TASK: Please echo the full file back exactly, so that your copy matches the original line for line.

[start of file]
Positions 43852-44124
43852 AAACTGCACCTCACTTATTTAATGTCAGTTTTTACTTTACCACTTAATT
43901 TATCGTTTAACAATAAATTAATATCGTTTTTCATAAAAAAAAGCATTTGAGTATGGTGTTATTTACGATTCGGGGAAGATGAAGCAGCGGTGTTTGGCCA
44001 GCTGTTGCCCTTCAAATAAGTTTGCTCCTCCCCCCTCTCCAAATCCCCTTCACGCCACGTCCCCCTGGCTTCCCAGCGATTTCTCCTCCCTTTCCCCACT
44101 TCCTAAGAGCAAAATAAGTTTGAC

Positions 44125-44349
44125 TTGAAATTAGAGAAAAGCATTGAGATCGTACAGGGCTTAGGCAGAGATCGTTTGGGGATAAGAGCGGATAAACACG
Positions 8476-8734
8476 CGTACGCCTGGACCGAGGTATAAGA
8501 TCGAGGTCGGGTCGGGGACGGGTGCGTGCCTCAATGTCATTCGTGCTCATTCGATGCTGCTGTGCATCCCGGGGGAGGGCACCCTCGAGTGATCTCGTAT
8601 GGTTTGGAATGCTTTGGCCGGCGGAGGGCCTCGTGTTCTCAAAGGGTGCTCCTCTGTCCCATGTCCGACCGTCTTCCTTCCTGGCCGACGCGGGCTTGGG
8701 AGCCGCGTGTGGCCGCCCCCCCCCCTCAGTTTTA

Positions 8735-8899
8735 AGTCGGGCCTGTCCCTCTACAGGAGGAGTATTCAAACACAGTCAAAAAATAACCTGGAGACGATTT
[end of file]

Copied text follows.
Positions 43852-44124
43852 AAACTGCACCTCACTTATTTAATGTCAGTTTTTACTTTACCACTTAATT
43901 TATCGTTTAACAATAAATTAATATCGTTTTTCATAAAAAAAAGCATTTGAGTATGGTGTTATTTACGATTCGGGGAAGATGAAGCAGCGGTGTTTGGCCA
44001 GCTGTTGCCCTTCAAATAAGTTTGCTCCTCCCCCCTCTCCAAATCCCCTTCACGCCACGTCCCCCTGGCTTCCCAGCGATTTCTCCTCCCTTTCCCCACT
44101 TCCTAAGAGCAAAATAAGTTTGAC

Positions 44125-44349
44125 TTGAAATTAGAGAAAAGCATTGAGATCGTACAGGGCTTAGGCAGAGATCGTTTGGGGATAAGAGCGGATAAACACG
Positions 8476-8734
8476 CGTACGCCTGGACCGAGGTATAAGA
8501 TCGAGGTCGGGTCGGGGACGGGTGCGTGCCTCAATGTCATTCGTGCTCATTCGATGCTGCTGTGCATCCCGGGGGAGGGCACCCTCGAGTGATCTCGTAT
8601 GGTTTGGAATGCTTTGGCCGGCGGAGGGCCTCGTGTTCTCAAAGGGTGCTCCTCTGTCCCATGTCCGACCGTCTTCCTTCCTGGCCGACGCGGGCTTGGG
8701 AGCCGCGTGTGGCCGCCCCCCCCCCTCAGTTTTA

Positions 8735-8899
8735 AGTCGGGCCTGTCCCTCTACAGGAGGAGTATTCAAACACAGTCAAAAAATAACCTGGAGACGATTT